Doing right by women – Zainah Anwar

Source: The Star Online

By Zainah Anwar

THE gasps were audible. The cringing moments were painful. The visible displays of shock, disbelief and exasperation were worthy of Academy Awards.

Whether you looked to the front, back, left or right, it was clear that everyone, from the Convention on the Elimination of All Forms of Discrimination Against Women (Cedaw) Committee experts to the civil society activists and national human rights institution commissioners from different countries, was stunned by the Malaysian performance in Geneva.

And #CedawMalaysia was the second highest trending topic on Feb 20. Read more

Into the future – together — Zainah Anwar

Source: The Star Online

BY ZAINAH ANWAR

Zainah Anwar, co-founder of Sisters in Islam. Pic taken from The Star Online.

Zainah Anwar, co-founder of Sisters in Islam. Pic taken from The Star Online.

AS we stumble into 2017 in a Malaysia and a world full of uncertainties, and a US President shooting from his hip, causing global turmoil, I am glad that there are actually two important discussions taking place now in Malaysia on the kind of country we want to live in.

One is the TN50 series of national dialogues with young people on the Malaysia they envision by 2050. The other is the effort to make Rukunegara the preamble to the Constitution. And I believe they should feed into each other.

Youth and Sports Minister Khairy Jamaluddin who is leading the TN50 dialogue, rightfully said this process is not just about defining policies for national development, but importantly, also about defining our national identity.

That many politicians are still determined to use ethnicity and religion to not only define us, but to divide us remains a dominant leitmotif of Malaysian politics to this day.

In his recent interview with The Star, Khairy stated that one of the areas of engagement in TN50 will be the subject of “an inclusive, vibrant and open society”.

This, he hopes, will lead to a discussion on values and what a Malaysian identity should be.

I hope these dialogue sessions will be a platform where diverse groups of stakeholders can get to listen to each other and think. And in this process the “I” can become a ‘We” – we, Malaysians. Read more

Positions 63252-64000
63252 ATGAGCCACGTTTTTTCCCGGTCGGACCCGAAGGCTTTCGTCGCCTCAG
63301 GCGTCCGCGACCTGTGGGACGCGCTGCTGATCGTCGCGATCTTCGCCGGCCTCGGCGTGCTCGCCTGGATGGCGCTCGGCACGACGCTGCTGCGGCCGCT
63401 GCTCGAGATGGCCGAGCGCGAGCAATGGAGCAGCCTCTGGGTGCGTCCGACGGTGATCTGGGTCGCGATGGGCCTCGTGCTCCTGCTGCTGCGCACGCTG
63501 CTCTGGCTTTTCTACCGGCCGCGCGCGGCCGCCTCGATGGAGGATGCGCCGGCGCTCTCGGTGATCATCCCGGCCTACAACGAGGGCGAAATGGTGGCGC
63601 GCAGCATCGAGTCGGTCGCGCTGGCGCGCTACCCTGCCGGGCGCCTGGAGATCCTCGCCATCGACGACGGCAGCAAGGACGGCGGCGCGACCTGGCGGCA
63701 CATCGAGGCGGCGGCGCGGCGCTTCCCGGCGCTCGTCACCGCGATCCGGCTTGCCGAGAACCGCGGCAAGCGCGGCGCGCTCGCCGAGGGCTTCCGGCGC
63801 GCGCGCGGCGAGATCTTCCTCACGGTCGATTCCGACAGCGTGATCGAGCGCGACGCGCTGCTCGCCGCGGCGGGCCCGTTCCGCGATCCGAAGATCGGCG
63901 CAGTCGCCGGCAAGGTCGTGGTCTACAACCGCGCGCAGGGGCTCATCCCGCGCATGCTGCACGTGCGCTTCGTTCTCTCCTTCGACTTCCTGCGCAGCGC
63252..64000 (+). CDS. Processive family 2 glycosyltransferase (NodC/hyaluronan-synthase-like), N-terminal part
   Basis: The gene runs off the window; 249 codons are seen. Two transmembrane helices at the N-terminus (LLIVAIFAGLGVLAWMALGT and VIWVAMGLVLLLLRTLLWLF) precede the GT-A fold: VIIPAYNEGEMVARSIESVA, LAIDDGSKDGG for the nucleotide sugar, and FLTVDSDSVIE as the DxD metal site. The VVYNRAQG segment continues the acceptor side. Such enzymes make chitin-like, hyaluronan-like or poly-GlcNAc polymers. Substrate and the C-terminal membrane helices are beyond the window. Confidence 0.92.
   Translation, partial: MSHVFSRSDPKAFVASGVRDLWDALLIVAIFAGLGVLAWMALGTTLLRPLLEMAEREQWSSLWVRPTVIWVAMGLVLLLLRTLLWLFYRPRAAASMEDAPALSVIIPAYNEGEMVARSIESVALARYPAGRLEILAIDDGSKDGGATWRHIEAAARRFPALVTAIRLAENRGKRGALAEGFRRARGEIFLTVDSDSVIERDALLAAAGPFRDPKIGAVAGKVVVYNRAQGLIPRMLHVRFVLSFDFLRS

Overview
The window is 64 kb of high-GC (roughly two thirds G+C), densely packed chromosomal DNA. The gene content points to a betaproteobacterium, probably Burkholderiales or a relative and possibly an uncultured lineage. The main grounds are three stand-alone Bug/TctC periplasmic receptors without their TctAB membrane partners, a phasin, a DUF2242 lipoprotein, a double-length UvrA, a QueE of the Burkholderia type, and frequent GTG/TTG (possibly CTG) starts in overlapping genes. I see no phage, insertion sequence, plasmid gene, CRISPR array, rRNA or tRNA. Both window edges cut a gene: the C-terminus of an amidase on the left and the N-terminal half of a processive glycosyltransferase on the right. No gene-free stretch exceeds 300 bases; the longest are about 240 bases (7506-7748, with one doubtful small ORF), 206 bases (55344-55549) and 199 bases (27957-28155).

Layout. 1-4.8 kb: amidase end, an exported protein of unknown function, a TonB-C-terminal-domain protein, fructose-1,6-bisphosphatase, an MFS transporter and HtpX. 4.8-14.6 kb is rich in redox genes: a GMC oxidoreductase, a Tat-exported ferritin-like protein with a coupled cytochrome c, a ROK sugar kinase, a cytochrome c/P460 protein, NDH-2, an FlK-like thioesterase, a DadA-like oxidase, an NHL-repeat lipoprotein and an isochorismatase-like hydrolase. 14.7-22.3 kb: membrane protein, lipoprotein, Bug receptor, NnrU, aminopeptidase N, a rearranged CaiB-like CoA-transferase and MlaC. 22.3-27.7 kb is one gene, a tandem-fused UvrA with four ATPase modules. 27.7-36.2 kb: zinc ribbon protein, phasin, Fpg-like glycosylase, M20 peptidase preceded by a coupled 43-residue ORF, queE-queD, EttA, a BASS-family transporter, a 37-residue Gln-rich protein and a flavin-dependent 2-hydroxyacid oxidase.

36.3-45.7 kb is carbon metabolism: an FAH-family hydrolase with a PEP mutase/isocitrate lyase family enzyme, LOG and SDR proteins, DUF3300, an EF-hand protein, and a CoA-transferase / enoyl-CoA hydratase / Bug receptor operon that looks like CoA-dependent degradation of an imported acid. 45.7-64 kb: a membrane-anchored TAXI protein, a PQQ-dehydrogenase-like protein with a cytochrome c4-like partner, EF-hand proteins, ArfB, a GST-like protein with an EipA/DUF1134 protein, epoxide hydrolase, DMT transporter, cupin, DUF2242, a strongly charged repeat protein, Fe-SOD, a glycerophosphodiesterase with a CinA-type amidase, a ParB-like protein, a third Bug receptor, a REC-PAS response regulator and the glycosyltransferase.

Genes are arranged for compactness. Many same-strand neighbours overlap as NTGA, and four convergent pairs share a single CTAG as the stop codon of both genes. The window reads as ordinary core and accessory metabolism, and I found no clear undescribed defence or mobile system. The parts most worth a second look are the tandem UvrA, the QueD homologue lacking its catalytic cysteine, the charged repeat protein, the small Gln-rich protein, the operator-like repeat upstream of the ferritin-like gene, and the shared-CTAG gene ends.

Justice for women still a challenge, says SIS co-founder

Source: The Star Online

Zainah Anwar, co-founder of Sisters in Islam. Pic taken from The Star Online.

Zainah Anwar, co-founder of Sisters in Islam. Pic taken from The Star Online.

KUALA LUMPUR: It’s not rocket science! said Zainah Anwar (pic), co-founder of Sisters in Islam.

Or is it, since the idea that women do have a voice and a say in how religion is interpreted and practiced in a country that uses Islam as a source of law and public policy, remains a radical notion, lamented the women’s activist and former Suhakam commissioner?

“The issue is not that there cannot be reform and there cannot be equality and justice for women in Islam; the issue is whether governments and those in religious authority have the political will to end discrimination against women.

“The arguments for reform are there – within Islam, within our Constitutional guarantees of equality and non-discrimination on the basis of gender, within the human rights principles we subscribe to when we agree to be part of the international system, and not least in the realities of women’s lives today and what it means to build and sustain the well-being of the family, all members of the family, not just one.”